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demand for money

Asked by kevineboue | Mar 11, 2008 | A Level > Economics > Homework
kevineboue
kevineboue asks:

discuss whether it is inevitable that the rise in prices will reduce the demand for money?

etutor answers:

This is a question about 'the demand for money' - or, in Keynesian terms, 'liquidity preference'. Assuming that money can be defined as notes, coins and current account bank deposits,. the key question is: how much will individuals seek to keep their wealth in the form of money (as defined above) rather than interest-earning assets such as deposit accounts and bonds, or shares or physical assets such as houses? The demand for money arises from three motives. Money is needed for the purpose of carrying out our daily transactions, while some wealth is likely to be kept in the form of money as a precaution against unexpected events. Economists describe these as the transactions demand and precautionary demand for money. However, there is also a speculative demand. If wealth is kept in the form of notes, coins or current accounts, little or no interest is received. By keeping wealth in assets such as bonds or shares a higher rate of return can be earned even though wealth holders must accept a higher degree of risk, since the asset price itself may fall, constituting a reduction in wealth. How much people choose to hold their wealth in the form of money will depend upon the rate of interest. If the rate of interest is high it will make sense to store wealth in assets such as deposit accounts. However, if the rate of interest is low, the opportunity cost of holding wealth in the form of notes, coins or current accounts is low. Therefore, people are more likely to hold their wealth in the form of money when interest rates are low and vice versa. Adding the transactions, precautionary and speculative motives for holding money together gives us the demand curve for money. The transactions and precautionary motives are generally seen as independent of interest rate changes, while the speculative motive is affected by changes in interest rates (or in bond prices, since an nicrease in bond prices by definition constitutes a fall in interest rates, and vice versa).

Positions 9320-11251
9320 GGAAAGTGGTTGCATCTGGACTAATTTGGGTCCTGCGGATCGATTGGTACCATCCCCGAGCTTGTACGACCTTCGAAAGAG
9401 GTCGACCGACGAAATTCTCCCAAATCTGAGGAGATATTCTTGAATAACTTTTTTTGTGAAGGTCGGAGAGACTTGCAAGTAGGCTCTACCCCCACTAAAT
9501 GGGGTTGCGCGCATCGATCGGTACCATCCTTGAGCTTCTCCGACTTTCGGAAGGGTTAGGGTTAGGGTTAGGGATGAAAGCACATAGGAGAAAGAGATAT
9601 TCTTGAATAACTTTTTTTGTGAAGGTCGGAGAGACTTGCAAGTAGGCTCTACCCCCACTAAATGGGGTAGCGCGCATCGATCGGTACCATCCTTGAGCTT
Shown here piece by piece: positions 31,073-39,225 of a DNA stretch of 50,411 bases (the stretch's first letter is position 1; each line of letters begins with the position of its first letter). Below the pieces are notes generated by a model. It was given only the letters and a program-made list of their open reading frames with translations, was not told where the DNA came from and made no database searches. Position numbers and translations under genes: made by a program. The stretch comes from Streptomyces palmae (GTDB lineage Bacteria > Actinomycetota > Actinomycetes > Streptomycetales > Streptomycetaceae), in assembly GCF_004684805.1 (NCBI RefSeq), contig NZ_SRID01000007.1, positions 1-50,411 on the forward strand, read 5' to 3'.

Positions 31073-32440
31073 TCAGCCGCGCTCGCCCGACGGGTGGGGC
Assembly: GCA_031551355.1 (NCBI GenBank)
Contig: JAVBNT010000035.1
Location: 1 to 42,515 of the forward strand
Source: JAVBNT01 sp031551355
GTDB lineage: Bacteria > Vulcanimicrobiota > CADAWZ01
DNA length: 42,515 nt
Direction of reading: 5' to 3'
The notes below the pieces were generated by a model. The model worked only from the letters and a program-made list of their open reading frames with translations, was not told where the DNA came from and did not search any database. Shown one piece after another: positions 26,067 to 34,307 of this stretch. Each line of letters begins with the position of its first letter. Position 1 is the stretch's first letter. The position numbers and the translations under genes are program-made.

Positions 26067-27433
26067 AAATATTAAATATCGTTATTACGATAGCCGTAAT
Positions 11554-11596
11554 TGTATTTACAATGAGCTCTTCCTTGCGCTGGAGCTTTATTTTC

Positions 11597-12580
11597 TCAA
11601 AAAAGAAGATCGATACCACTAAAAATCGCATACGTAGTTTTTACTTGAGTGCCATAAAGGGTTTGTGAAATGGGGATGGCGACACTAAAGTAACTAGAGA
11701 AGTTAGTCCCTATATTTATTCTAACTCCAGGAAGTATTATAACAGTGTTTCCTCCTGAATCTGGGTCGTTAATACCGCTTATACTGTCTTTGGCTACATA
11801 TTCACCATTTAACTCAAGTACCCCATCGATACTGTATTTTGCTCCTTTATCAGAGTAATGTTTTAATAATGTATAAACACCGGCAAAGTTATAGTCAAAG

It is important to distinguish the demand for real money balances from nominal money demand. Real money demand is the number of units of purchasing power that the public wishes to hold in the form of money balances rather than some other form of wealth. So the demand for money in real terms refers to the amount of money demanded with a constant price level. If interest rates, real wealth and real GDP are unchanged, then, say, a doubling of the price level will leave the demand for REAL money balances unchanged, though would double the demand for NOMINAL balances. So the nominal demand for money balances (other things remaining equal) varies in proportion to the price level.

In looking at the effect of inflation, we are thus confined to considering its effect on the NOMINAL demand for money. A higher price level will increase the transactions demand for money, since more cash is now needed to buy more expensive goods and services. Since inflation is usually associated with greater uncertainty, it will increase the precautionary demand too. Assuming that inflation affects not only the prices of goods and services, but also the prices of assets such as housing, bonds and shares, it is likely that people will want to hold more of these appreciating assets and thus the speculative demand for money will fall; moreover, given that money earns little or no interest, its real value will fall and so it becomes less attractive to hold. The overall effect on the demand for money depends on whether the increase in demand for transactions and precautionary purposes outweighs the fall in demand for speculative purposes.

Expectations of future inflation are also significant. If inflation is generally expected to be higher in the future, people may bring forward their purchases of goods and services, and so the transactions (and precautionary) demand will rise. Higher inflation is normally associated with higher interest rates (to control it). Hence if interest rates are expected to rise, then bond prices are automatically expected to fall. So people, in order to avoid a capital loss, will switch out of such interest-earning assets into money, and hence the speculative demand for money will rise. Hence all component parts of the demand for money would be expected to increase in these circumstances.

I hope this is helpful.

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